Richman v. National Health Laboratories

Annotate this Case

367 S.E.2d 508 (1988)


Record No. 850174.

Supreme Court of Virginia.

April 22, 1988.

*509 Brian P. Gettings (Harvey B. Cohen; Charles S. Russell, Jr., Cohen, Gettings, Alper & Dunham, on briefs), for appellant.

John F. Gionfriddo, Joseph D. Roberts (Slenker, Brandt, Jennings & Johnston, on briefs), for appellees.


THOMAS, Justice.

In this appeal, we decide whether a clinical laboratory, which provided erroneous test results to a physician, was a "Health care provider" under Code § 8.01-581.1 et seq., the Virginia Medical Malpractice Act (the Act). Further, we decide whether the claims against the clinical laboratory were barred by the applicable statute of limitations and whether claims against a physician, who reported the erroneous results to his patient, were the proper subject of summary judgment in favor of that physician.

On July 10, 1981, Joanne Richman visited Dr. Ward Vaughan's office in Winchester, Virginia. Dr. Vaughan practiced with Dr. Fraser Scorgie in a group known as OB/GYN SPECIALISTS, LTD. (hereinafter sometimes referred to collectively as the "Doctors"). Richman advised Dr. Vaughan that she was considering having a child and desired an examination including a "pap smear." The examination was conducted and the smear taken.

A slide of Richman's pap smear specimen was prepared in Dr. Vaughan's office, then sent to National Health Laboratories, Inc. (the "Lab"). On or about July 14, 1981, personnel at the Lab examined the specimen and reported to Dr. Vaughan that it was "benign negative," that is, free from cancer. Dr. Vaughan, in reliance upon the Lab's report, advised Richman, on July 14, 1981, that her test results were normal. Richman had no knowledge of or direct contact with the Lab. Dr. Vaughan billed her for the test, and she paid him directly.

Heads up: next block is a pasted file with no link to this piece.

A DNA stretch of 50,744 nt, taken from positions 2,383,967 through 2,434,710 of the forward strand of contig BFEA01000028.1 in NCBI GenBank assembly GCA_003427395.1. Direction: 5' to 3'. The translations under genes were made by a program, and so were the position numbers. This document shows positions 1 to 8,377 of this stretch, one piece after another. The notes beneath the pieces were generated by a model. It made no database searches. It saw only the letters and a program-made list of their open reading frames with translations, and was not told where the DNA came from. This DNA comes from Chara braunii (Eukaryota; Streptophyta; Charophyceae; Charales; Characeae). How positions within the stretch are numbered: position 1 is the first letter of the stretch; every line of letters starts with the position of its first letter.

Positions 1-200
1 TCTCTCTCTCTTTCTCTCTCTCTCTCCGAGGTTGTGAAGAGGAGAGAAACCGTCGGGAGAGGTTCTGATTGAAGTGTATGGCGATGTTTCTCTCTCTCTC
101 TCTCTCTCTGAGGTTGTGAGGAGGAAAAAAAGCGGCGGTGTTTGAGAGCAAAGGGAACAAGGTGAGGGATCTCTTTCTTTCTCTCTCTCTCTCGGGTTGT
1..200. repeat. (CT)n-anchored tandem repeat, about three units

In reliance upon the clean bill of health she had received from Dr. Vaughan, Richman became pregnant in late December 1981. By that time, she had moved to Maryland. There, she visited a physician who confirmed her pregnancy. That physician took another "pap smear" which, when analyzed, showed active cervical cancer.

Richman's Maryland physician contacted Dr. Vaughan about the discrepancy in the pap smear test results. Dr. Vaughan, in turn, contacted the Lab. The Lab reanalyzed Richman's original specimen, which had been kept on file. Upon this second analysis, the Lab determined that the original July 1981 pap smear also showed active cervical cancer and that the "benign negative" *510 report had been erroneous.[*]

On July 11, 1983, Richman filed a Notice of Claim pursuant to Code § 8.01-581.2 in which she named the Lab, Dr. Vaughan, Dr. Scorgie, and OB/GYN SPECIALISTS, LTD., as defendants. None of the defendants requested a malpractice review panel, and on November 10, 1983, Richman filed a motion for judgment against the same defendants.